Author Oscar Wilde hauntingly explores themes of art, aestheticism and beauty with his innovative ideas of hedonism and homosexuality. With the novel’s emergence in nineteenth-century society, Wilde has enchanted readers by weaving a cobweb of facts and fiction in a fury of sins and consequences.
The book beings with Basil Hallward telling Lord Henry Wotton about his newest inspiration for art, a young handsome lad by the name of Dorian Gray. Shortly after introducing Lord Henry to Dorian, the latter begins to view himself pretentiously; his vanity getting the best of him when he views his completed portrait. He makes a wish to remain forever young, yearning for the painting to age in replace of him. His wish was granted, and the painting begins to age hideously with each passing year of Dorian’s life.
Readers can see much contrast between the three main characters, who Wilde had mentioned to be alike his alter ego and image[i].
Wilde conducts a major transformation of Dorian throughout the book. Wilde originally portrayed him as a naive, young and innocent boy. He rapidly changed when he became enthralled with Lord Henry’s ideas of seeking pleasure. He lost sight of his morality when he realized that sinning does not yield a change in his appearance – his greatest asset. The taste of corruption gives him a thrill that ultimately leads to his downfall as he continuously blurs lines of pleasure and immorality.
Lord Henry, a dandy that is well-known for his witty conversation and defiant views, is largely responsible for Dorian’s corruption. As Basil pointed out, Lord Henry “never says a moral thing, and he never does a wrong thing”. Lord Henry may seek indulgence in high society parties, but he never let his soul fall into despair by upholding his moral conscious, as Dorian largely has. He is a relatively static character throughout the novel, yet Wilde cleverly used him to illustrate the change in Dorian’s behavior; the same ideas, when spoken under different circumstances, evoke different reactions from Dorian.
Basil, the painter of the infamous portrait, is on the other end of the static character spectrum. Basil is naïve, trusting and upholds pure values a part from Dorian and Lord Henry. Throughout the novel, he was loyal to Dorian – the subject of his admirations. It is largely hinted that Basil’s infatuation for Dorian long exceeded that of a friend’s. While his obsession proved fatal, it excessively highlighted with his genuine devotion to Dorian. As Wilde had mentioned his similarities to the painter, his fall from grace in real life was also caused by a homosexual scandal.
In the preface, Wilde had already set the tone to how the novel should be read. Various themes and ideas have been laid out through the author’s thought-provoking quotes.
Faust[ii] is the underlying theme of Wilde’s novel. Though Dorian never actually signed a contract with the devil himself, it is widely implied that he gave up his morals in exchange for beauty, indulging in hedonism[iii]. Lord Henry, the one that has made much impact and change in Dorian’s life with his hedonistic theories, can be viewed as the devil’s advocate. The pact itself was ‘sealed’ when Dorian’s vain wish was granted.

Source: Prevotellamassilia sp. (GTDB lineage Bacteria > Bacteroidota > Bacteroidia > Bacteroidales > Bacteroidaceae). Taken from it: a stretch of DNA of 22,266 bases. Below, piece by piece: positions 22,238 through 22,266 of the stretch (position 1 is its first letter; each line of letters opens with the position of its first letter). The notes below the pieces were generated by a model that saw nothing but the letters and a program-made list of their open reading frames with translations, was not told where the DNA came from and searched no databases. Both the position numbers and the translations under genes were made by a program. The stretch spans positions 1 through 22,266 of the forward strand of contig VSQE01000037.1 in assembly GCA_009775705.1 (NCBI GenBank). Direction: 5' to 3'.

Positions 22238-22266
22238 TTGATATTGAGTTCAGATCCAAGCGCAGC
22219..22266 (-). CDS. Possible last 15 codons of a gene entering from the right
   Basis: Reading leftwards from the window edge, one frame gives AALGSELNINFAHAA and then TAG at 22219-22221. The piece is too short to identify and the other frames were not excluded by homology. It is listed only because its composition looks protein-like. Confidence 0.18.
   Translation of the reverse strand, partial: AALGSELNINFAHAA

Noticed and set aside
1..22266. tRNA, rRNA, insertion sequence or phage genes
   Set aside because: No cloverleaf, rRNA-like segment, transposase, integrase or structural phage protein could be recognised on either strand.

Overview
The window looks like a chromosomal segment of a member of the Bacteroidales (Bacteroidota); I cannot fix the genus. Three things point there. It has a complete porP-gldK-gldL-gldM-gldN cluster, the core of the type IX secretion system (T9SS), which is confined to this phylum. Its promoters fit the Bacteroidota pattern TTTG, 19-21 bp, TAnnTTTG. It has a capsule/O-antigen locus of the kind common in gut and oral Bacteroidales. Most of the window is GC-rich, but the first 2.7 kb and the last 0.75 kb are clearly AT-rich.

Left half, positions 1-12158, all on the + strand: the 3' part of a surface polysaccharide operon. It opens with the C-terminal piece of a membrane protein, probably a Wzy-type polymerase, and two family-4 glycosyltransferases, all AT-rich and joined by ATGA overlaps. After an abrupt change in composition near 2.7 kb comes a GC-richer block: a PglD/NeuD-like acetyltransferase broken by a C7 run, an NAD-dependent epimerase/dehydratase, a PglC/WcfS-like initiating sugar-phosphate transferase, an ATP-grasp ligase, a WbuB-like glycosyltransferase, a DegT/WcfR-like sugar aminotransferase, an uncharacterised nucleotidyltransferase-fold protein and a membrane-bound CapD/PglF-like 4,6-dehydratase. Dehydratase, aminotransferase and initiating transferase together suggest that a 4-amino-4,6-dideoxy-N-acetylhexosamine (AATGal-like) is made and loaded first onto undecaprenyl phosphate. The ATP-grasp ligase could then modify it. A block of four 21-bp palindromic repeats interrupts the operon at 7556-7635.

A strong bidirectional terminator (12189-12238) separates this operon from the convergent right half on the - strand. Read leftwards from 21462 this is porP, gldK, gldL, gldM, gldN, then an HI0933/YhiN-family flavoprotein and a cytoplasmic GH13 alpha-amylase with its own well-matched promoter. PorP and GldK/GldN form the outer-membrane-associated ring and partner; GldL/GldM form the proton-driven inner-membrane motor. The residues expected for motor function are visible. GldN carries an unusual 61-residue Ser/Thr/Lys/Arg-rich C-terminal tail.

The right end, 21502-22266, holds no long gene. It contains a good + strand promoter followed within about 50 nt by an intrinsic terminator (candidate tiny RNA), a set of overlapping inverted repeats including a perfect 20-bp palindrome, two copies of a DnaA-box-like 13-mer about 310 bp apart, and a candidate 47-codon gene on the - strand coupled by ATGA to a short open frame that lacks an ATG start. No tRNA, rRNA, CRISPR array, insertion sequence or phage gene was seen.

Wilde had pitched Art against Reality, at times trying to compare and contrast, and another, blurring the thin line between the two. The most obvious case of comparison comes from Dorian and his painting. In this case, Dorian retained his youth and beauty, like a piece of art, while his painting mirrored his inner beast and the truth of Dorian’s character. In some instances, however, Wilde had introduced the idea of living through art. In one instance, there is Sybil Vane, Dorian’s first fiancée that led a life as though she was the heroine of Shakespearean plays. She ironically lost her ability to act when she found her ‘true love’.
Wilde has revealed the superficiality of 19th century London through his narration of the novel. Even though Dorian managed to retain his youthful image even after 20 years, few people questioned him. He remained a ‘favorite’ of London’s highest social class. He was still invited to dinners despite his notorious reputation. It suggested that in that time and day, aestheticism and beauty reigned highly over morality.
Dorian may have hid his hideous painting behind prying eyes for more than twenty years, but at the end of the novel he is constantly haunted by his mistakes in the past. Ironically, these nightmares reveal the lasting compassion in Dorian as his demise, caused by the overwhelming guilt he felt.
Wilde engages his readers in a accessible and easy-to-read journey. He never goes overboard with his description –unlike most Thomas Hardy novels – and gives the right dose of words for imagery. The abstract plot of the novel flows smoothly along with Wilde’s connotations. His style of writing allows readers to relate to different characters at various points of the narrative without using a confusing, first-person perspective.
[i] “Basil Hallward is what I think I am: Lord Henry what the world thinks me: Dorian what I would like to be- in other ages, perhaps.” [Quote from Oscar Wilde’s letter, which was written as an introduction to a supposed, later version of the novel]
[ii] The protagonist of a German legend, Faust (or Faustus) is a scholar that made a deal with the devil, exchanging his soul for unlimited knowledge and endless pleasures. ["Faust". Encyclopaedia Britannica. New York: The Encyclopaedia Britannica Company. 1910.]